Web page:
The United States has the highest maternal mortality rate in the industrialized world. More than one third of maternal deaths happen after delivery, which is when a majority of health coverage cuts off for low-income mothers. Current Medicaid law covers low-income women during delivery, but cuts off 60 days after. More than 40% of mothers in the United States benefit from the system, but then lose their health coverage two months after. President Joe Biden‘s American Rescue Plan COVID-19 stimulus extends Medicaid coverage to mothers for a full year after delivery.

“These aren’t people who are uninsured because they don’t think it’s valuable, or don’t have health concerns,” said Stacey McMorrow, a principal research associate from the Urban Institute. “They are people who have medical needs.”

McMorrow’s research details that between 2015 and 2018, 11.5 percent of new mothers were not insured. Half of uninsured mothers were Latinx, and two-thirds lived in the American South. The new expansion of Medicaid coverage will help low-income mothers adhere to new guidelines from the American College of Obstetricians and Gynecologists, who in 2018 recommend several post-delivery visits to doctors for mothers, as well as children.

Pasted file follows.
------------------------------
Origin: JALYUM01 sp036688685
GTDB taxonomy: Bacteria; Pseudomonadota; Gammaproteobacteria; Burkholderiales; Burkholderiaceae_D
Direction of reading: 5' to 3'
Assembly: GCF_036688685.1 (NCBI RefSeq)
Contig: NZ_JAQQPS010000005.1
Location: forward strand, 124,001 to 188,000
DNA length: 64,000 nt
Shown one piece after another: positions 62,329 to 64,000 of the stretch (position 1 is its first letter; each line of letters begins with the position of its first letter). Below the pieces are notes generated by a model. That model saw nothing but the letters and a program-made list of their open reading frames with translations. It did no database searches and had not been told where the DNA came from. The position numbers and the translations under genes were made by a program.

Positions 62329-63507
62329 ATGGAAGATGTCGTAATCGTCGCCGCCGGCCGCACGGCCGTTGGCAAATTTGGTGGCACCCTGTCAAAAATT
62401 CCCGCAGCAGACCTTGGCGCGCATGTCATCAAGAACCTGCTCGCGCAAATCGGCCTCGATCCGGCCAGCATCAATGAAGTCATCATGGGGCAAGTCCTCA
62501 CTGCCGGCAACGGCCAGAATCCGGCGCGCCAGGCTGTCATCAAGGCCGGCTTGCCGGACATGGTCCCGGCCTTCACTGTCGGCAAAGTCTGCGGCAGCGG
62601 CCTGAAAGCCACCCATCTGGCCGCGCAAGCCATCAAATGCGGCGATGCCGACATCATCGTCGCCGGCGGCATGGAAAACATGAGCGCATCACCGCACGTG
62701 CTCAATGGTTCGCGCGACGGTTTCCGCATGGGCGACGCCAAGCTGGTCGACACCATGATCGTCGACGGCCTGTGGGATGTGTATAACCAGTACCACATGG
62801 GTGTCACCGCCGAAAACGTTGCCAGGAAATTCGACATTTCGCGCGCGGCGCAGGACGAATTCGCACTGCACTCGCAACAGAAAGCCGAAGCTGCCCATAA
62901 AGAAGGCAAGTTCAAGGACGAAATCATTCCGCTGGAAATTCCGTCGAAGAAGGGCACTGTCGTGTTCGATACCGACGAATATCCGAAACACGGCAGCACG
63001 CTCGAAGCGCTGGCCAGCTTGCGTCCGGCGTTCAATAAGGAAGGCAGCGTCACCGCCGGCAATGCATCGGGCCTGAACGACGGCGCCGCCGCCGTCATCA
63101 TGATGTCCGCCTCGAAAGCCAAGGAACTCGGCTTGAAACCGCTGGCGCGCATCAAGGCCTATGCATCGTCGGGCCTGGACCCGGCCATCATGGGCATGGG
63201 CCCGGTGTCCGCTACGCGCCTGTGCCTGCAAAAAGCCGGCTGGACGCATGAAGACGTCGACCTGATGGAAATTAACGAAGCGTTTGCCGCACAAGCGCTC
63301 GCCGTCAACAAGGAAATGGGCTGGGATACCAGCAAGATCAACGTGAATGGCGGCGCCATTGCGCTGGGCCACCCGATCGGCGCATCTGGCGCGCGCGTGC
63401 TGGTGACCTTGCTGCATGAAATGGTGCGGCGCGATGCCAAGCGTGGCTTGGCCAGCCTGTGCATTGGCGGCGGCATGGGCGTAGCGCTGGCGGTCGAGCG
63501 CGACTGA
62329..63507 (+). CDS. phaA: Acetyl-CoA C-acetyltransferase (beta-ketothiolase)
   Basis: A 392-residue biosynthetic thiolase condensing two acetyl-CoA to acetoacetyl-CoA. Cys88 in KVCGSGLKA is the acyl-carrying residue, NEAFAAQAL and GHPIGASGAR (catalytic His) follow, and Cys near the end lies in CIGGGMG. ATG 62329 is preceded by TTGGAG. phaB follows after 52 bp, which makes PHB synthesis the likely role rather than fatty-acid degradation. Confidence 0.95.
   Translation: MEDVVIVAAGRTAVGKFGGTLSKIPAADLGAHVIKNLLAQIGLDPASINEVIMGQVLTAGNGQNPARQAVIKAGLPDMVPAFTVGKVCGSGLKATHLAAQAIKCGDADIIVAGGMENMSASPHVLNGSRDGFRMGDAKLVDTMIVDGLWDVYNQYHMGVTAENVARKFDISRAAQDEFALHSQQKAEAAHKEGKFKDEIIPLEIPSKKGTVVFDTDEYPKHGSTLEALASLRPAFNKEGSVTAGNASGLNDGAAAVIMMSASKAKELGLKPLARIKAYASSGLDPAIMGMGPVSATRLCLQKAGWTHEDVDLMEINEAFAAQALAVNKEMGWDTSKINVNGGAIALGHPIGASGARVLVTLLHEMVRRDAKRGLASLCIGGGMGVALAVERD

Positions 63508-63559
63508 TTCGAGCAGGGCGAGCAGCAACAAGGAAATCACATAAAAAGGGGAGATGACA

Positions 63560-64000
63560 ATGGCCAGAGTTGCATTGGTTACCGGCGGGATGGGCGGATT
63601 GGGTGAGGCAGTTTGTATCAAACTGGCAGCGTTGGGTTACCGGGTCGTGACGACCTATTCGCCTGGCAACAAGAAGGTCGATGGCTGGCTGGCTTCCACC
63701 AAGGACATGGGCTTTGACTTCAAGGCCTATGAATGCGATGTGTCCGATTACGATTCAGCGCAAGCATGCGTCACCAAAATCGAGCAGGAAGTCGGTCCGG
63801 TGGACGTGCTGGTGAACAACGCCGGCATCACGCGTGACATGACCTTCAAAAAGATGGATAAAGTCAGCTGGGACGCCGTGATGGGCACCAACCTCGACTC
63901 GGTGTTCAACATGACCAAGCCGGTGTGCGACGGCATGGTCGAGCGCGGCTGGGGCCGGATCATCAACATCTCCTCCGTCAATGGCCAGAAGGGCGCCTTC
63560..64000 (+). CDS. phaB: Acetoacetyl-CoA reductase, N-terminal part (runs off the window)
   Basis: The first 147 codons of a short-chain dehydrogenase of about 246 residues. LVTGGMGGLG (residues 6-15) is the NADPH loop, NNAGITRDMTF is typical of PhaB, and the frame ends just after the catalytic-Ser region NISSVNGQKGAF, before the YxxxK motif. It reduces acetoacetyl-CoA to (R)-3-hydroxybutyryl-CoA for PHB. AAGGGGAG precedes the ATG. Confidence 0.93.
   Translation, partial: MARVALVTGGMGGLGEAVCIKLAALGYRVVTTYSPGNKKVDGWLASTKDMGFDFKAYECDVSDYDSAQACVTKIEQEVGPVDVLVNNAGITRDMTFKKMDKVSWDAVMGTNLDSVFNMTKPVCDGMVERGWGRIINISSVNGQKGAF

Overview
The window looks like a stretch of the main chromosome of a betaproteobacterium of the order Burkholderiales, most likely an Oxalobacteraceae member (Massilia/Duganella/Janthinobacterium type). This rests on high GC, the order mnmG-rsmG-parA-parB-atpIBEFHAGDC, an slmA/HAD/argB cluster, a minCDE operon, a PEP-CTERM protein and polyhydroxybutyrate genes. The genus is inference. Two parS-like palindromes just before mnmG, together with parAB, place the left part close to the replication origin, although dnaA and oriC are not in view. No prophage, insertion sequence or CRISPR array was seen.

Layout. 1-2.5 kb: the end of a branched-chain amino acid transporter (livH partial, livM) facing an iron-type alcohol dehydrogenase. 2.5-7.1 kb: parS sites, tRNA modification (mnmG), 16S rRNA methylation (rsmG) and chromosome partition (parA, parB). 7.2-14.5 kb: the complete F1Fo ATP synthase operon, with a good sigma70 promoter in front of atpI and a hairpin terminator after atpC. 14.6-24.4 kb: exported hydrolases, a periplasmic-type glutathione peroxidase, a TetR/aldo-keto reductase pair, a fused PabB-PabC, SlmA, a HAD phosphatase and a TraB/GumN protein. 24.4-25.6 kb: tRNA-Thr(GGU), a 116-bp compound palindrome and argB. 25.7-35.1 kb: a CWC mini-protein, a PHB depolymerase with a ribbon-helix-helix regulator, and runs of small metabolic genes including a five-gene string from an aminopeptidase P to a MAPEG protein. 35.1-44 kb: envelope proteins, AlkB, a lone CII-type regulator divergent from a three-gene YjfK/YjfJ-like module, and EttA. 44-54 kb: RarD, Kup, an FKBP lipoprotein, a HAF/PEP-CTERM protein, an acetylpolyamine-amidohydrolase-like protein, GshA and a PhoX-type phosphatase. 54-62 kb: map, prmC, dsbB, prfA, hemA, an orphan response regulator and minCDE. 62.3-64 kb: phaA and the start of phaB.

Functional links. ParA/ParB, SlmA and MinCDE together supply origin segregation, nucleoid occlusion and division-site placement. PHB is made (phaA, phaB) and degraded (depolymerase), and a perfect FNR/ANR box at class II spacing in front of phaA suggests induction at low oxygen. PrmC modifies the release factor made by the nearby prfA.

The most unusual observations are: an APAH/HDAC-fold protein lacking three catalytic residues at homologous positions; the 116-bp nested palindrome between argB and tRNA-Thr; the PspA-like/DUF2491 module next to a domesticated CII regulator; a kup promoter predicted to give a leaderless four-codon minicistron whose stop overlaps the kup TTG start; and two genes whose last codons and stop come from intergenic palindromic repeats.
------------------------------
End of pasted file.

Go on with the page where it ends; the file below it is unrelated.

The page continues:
The Biden administration’s new blanket admittance to Medicaid waives a lengthy state petition system, which required each individual state to ask the federal government if they could extend Medicaid coverage. Individual states can now extend their Medicaid access without federal approval.

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